By Shelby Brown —
A last-minute addition to the state budget would allow universities to fire tenured professors if the institution changes or removes an academic program. The provision, added by Sen. Chris McDaniel, would effectively suspend tenure for two years.
“(The bill) would allow the (board of trustees) to dismiss tenured faculty whenever they judge that there is a need to modify or cancel an academic program; this makes holding tenure worthless,” Professor David Owen said. “Tenure is essential to a vibrant research university as it insulates the discovery of new knowledge and construction of new understandings from political demands.”
Owen said suspending tenure, even temporarily, would hinder faculty recruitment and retention.
In an email blast, Pan-African Studies professor Ricky Jones addressed administration on behalf of a furious faculty.
“Make no mistake, we see this as an attack on tenure (no matter how it is couched politically), which is foundational to the modern professorate. Any move that sets us on a path to weaken or destroy it is problematic,” Jones said.
McDaniel told The Courier-Journal he consulted with several unnamed trustees and university presidents who support the initiative.
“Dr. Postel and Mr. Grissom have not had any discussions with legislators related to tenure. The university’s governance document, The Redbook, spells out our policies regarding tenure. Our intent is to continue to follow those policies. We will continue to monitor the measure as it is debated in the General Assembly,” U of L Spokesperson John Karman said in a statement.
The statement from the university and a similar statement from UK contradict McDaniel’s prior claims.
After the statement’s release, Susan Jarosi, the America Association of University Professors President, said she was skeptical of McDaniel’s comments. She addressed her quote in the Courier-Journal article.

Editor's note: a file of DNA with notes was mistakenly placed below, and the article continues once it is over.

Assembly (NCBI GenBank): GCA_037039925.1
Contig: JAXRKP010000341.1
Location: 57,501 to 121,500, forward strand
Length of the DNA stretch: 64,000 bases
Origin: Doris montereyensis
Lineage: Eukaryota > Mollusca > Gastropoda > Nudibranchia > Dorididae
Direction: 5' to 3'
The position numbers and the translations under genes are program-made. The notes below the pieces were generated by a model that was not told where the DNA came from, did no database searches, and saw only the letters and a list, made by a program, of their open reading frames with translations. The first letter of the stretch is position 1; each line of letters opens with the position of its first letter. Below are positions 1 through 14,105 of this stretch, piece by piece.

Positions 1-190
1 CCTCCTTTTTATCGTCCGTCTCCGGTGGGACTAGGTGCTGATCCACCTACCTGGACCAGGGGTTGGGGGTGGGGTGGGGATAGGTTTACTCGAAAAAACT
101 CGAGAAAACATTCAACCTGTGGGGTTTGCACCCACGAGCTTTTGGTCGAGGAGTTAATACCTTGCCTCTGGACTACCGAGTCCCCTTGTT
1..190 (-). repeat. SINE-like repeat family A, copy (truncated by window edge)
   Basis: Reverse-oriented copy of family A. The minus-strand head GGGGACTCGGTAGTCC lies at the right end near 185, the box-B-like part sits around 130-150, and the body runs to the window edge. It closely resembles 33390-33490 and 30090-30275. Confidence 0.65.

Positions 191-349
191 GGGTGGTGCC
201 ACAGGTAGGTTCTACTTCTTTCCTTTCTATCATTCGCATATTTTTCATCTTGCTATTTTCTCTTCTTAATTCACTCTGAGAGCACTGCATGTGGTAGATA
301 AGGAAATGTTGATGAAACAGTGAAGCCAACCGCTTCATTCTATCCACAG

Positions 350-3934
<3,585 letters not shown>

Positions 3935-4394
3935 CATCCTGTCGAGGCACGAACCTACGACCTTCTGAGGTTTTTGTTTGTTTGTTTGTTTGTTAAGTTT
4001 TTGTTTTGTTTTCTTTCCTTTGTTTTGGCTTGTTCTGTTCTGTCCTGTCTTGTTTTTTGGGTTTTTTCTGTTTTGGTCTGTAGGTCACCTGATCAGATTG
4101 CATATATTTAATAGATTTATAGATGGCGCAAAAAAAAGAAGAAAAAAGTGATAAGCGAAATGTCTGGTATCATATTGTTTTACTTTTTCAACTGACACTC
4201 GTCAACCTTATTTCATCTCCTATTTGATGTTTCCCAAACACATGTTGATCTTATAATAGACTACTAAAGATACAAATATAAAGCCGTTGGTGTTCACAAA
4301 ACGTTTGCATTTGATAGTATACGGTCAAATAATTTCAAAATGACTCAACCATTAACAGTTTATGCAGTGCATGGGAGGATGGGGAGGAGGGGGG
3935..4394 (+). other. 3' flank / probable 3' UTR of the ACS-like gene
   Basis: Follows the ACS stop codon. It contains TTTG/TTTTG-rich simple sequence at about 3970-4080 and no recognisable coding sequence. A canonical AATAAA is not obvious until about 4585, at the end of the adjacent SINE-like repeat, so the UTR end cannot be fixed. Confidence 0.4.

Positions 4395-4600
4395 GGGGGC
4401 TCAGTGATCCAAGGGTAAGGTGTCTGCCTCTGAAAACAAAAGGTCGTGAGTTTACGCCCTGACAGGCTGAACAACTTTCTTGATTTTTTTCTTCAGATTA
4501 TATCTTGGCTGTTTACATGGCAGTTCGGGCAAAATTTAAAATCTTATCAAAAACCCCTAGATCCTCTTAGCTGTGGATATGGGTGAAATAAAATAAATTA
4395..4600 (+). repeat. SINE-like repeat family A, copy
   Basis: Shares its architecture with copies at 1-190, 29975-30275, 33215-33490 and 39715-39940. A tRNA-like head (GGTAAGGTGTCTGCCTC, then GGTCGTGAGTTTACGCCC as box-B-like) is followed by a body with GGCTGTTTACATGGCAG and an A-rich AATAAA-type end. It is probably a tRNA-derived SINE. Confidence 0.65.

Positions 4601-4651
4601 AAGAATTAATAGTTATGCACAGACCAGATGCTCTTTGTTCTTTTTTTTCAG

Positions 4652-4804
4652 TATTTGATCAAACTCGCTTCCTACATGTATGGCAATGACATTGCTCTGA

“My quote was part of a larger explanation of the destructive ‘effect’ that Sen. McDaniel’s exploitative and manipulative claim would have on our efforts to build trust within our community. I do not want to see those efforts undermined in the least,” Jarosi said.
Jones said the initiative is an attack on tenure, which he called foundational to the modern professorate.
“We sincerely hope you all are not supportive of such a deleterious initiative. We also hope you will not be silent about your opposition in that silence can be interpreted as complicity,” Jones said in the email to faculty and administrators.
The Arts & Science Faculty Assembly has been outspoken about tenure’s importance. The AAUP launched a tenure initiative in September 2017 after the board announced a review of the university’s tenure policy.
Jarosi said tenure is the cornerstone of a university.
“I hope that you will remain engaged on this issue and know that Dr. Postel and the board of trustees had no hand whatsoever in crafting the legislation or lobbying for it to be reinserted into the budget bill. As much as we are better when we act as one faculty, the same goes for one university. Sen. McDaniel probably knows how well the tactic of divide and conquer can work in an environment where trust has been eroded,” Jarosi said.
File photo / The Louisville Cardinal